Church branch members questioned by authorities



Sunday, December 2, 2018

Officials break into a branch of
Early Rain Covenant Church
during one of its services in this
undated photo.
(Photo: ChinaAid)
ChinaAid

(Chengdu, Sichuan—Dec. 2, 2018) Officials in China’s southwestern Sichuan questioned multiple members of a branch of the routinely persecuted Early Rain Covenant Church on Nov. 18.

Three staff members from an office responsible for managing the neighborhood visited one of the church branch’s attendees and said they were “registering people dwelling here.” They took down ID card information, asked about the church and Christianity, and photographed the Christian’s baptism certificate and religious decor. The resident refused to answer their questions, and they left afterward.

Police and neighborhood officials phoned another two church members and asked them about the church’s services. Authorities even visited the home of parents whose child volunteered at another church branch and investigated them.

According to Early Rain Covenant Church, one woman who regularly attends services received a phone call from local officials ordering her not to worship at the church. When she asked why, the caller said that Early Rain Covenant Church will soon be shut down, even though it was not regarded as a dangerous religion. The caller also warned the church not to spread positive and encouraging messages.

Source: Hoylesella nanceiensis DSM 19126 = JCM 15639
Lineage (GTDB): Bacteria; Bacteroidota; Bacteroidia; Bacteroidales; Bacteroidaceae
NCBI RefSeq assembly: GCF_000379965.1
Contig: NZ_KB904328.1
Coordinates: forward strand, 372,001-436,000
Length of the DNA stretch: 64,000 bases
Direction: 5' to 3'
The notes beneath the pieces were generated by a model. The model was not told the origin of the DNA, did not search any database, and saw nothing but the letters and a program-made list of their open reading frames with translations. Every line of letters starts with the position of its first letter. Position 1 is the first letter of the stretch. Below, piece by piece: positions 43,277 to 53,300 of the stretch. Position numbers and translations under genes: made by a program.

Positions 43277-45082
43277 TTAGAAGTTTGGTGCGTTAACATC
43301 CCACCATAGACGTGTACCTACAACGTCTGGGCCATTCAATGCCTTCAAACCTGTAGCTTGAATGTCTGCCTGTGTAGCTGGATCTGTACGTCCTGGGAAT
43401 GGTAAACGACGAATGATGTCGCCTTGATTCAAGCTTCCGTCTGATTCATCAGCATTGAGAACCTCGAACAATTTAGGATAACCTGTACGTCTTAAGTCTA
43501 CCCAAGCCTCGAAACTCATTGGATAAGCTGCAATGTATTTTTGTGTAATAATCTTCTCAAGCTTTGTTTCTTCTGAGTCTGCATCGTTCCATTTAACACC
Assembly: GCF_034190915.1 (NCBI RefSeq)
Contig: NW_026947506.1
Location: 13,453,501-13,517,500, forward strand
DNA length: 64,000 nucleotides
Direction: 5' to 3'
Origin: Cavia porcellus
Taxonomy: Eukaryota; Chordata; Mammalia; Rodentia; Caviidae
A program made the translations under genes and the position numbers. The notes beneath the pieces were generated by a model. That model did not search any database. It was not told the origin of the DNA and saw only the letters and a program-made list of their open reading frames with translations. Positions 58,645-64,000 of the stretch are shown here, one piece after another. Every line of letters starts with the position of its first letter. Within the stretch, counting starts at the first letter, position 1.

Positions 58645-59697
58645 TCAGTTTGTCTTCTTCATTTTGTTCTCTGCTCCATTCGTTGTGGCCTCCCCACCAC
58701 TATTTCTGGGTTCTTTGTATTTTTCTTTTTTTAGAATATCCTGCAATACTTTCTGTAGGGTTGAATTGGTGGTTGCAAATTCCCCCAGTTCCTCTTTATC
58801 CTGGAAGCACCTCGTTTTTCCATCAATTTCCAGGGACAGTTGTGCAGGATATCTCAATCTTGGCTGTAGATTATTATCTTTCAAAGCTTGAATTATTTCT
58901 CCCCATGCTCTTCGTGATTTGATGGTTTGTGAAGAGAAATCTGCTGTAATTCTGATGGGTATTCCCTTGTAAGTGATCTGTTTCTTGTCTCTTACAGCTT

However, the congregant said she prizes her faith more than her life and will continue to attend the church.

Because of the intense persecution the church has faced, it released a prayer request, stating that all of its campuses would neither acknowledge China’s revised Regulations on Religious Affairs, which is often used as an excuse to persecute churches and the rules of the religious departments nor accept any punishment method law enforcement imposes on them. Afterward, authorities pressured the church members and preachers.

In fact, officials have harassed the Christians more frequently recently, ordering them not to attend church services and stop them from gathering. Different departments have been conducting more investigations on the church and its correlated school and seminary. Despite this, the church continues to hold services, and the school and seminary are still in session.

ChinaAid exposes abuses, such as those suffered by Early Rain Covenant Church, in order to stand in solidarity with the persecuted and promote religious freedom, human rights, and rule of law.

ChinaAid Media Team
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